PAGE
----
“In rural areas like Western North Carolina, veterans have to drive for hours to get training for a commercial driver license because closer facilities are forced to wait two years to accept GI Bill benefits. The truck driver shortage is worsening, and obtaining a CDL can provide veterans with good, high-paying jobs when they finish their service,” said Edwards. “H.R. 2830 will cut red tape and expand veterans’ access to timely and quality training. I’m pleased to introduce this commonsense, bipartisan bill with my colleagues, Congressman Pappas, Congressman Crane, and Congresswoman Spanberger to expand opportunities for our veterans.”

“Allowing veterans to use their GI benefits to obtain a commercial driving license without an arbitrary two year wait is a simple, commonsense solution to address the current truck driver shortage,” said Pappas. “This bipartisan legislation will ease the pathway for veterans to acquire a commercial driving license, helping address the trucking shortage, employ veterans, and strengthen our supply chains. I’m pleased to partner with Congressman Edwards on this important bipartisan bill, and I will continue working across the aisle to increase opportunities for veterans and strengthen our supply chains.”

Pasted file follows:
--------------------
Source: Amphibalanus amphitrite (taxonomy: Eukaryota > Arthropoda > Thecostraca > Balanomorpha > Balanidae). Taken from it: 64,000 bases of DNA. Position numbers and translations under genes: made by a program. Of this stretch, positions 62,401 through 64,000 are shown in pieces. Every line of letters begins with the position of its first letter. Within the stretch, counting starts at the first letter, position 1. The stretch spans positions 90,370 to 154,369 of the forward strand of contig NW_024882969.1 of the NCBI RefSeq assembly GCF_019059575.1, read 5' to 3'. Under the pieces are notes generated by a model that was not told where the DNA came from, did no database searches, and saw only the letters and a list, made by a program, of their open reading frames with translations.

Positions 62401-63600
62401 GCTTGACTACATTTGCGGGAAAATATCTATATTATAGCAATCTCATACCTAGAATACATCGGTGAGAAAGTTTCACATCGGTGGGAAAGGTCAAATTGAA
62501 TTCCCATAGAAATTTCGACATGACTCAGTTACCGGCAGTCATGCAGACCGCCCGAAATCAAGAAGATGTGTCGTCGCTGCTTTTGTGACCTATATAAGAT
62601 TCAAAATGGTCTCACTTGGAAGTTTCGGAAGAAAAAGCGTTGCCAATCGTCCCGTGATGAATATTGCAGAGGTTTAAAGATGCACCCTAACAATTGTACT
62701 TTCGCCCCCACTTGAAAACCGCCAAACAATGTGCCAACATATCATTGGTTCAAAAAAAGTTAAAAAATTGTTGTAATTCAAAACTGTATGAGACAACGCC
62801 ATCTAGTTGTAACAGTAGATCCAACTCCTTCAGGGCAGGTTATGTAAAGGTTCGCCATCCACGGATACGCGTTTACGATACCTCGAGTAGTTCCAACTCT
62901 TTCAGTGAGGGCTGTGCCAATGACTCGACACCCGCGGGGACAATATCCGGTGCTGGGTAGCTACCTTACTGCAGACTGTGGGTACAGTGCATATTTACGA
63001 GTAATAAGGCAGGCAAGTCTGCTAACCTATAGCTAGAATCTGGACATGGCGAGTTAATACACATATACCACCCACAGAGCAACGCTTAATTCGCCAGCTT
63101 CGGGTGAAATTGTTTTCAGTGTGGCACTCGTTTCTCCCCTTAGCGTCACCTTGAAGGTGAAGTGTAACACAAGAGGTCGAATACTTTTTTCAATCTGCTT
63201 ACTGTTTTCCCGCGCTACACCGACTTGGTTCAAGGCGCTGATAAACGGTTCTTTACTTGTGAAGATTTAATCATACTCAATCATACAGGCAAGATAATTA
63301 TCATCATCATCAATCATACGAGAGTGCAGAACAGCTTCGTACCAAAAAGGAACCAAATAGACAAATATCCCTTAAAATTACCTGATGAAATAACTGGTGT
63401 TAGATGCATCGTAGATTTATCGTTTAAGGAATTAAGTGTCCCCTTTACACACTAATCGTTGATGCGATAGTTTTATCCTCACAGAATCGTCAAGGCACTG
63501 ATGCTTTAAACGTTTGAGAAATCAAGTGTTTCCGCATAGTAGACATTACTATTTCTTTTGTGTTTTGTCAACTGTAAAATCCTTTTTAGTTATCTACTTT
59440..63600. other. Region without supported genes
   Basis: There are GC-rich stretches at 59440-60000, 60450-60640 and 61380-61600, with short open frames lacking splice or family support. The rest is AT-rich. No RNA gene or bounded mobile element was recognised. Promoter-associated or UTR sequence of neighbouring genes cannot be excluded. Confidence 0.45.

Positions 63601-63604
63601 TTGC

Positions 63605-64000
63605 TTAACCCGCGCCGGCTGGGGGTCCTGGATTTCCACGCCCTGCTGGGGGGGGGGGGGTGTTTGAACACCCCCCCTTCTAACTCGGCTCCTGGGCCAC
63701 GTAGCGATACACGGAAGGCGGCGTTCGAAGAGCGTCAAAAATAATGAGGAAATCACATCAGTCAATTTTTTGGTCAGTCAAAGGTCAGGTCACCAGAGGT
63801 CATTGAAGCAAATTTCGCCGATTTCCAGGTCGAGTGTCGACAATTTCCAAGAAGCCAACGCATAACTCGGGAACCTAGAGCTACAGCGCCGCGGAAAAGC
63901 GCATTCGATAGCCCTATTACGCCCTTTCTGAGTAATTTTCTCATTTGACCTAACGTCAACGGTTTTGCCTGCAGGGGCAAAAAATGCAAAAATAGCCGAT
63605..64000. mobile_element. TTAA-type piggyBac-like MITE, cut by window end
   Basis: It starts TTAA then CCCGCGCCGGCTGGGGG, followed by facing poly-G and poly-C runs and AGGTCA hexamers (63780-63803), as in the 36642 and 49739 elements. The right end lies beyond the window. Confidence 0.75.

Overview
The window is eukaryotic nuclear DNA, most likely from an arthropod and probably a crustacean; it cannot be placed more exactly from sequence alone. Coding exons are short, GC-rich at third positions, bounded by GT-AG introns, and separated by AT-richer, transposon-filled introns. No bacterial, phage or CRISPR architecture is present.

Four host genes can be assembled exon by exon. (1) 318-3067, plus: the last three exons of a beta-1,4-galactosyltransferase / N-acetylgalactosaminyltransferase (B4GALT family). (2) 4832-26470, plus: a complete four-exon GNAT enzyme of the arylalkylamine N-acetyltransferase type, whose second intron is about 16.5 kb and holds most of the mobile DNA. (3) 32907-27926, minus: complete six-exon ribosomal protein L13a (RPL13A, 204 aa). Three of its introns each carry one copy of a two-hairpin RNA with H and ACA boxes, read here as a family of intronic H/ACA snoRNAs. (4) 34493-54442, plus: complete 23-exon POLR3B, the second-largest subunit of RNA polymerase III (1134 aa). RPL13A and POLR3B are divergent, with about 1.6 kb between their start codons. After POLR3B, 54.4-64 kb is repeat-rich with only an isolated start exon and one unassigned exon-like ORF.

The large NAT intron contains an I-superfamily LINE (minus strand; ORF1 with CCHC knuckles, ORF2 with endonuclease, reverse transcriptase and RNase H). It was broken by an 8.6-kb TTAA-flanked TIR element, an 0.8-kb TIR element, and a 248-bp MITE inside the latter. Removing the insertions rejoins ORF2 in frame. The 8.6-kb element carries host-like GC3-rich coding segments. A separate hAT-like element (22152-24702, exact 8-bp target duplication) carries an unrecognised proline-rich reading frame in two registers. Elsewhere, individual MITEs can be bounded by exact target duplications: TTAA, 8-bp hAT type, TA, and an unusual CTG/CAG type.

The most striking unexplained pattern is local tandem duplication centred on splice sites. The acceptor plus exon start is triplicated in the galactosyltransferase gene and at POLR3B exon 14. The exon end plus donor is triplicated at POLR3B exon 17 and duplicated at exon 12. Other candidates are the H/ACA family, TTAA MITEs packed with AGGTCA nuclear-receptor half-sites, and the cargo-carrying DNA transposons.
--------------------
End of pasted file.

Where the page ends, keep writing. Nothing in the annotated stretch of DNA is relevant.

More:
“Expanding the scope of GI education benefits to CDL programs is a way to increase opportunities for those who have put their lives on the line for our country,” said Crane. “Bureaucratic obstacles should never inhibit our nation’s veterans from having flexibility in building prosperous lives for themselves.”


America’s trucking industry is currently facing a shortage of 80,000 drivers — with some estimates showing that number could reach 160,000 by 2030. Trucking shortages have a ripple effect throughout our nation’s supply chains, worsening bottle necks and delaying delivery times. An estimated 8,400 commercial driving programs are approved for use by eligible veterans under the GI bill.

Spanberger has consistently worked to address the trucking workforce shortage in Virginia and across the country — as well as support current drivers. Last month, Spanberger reintroduced her bipartisan bill to establish a refundable income tax credit for qualified commercial truck drivers.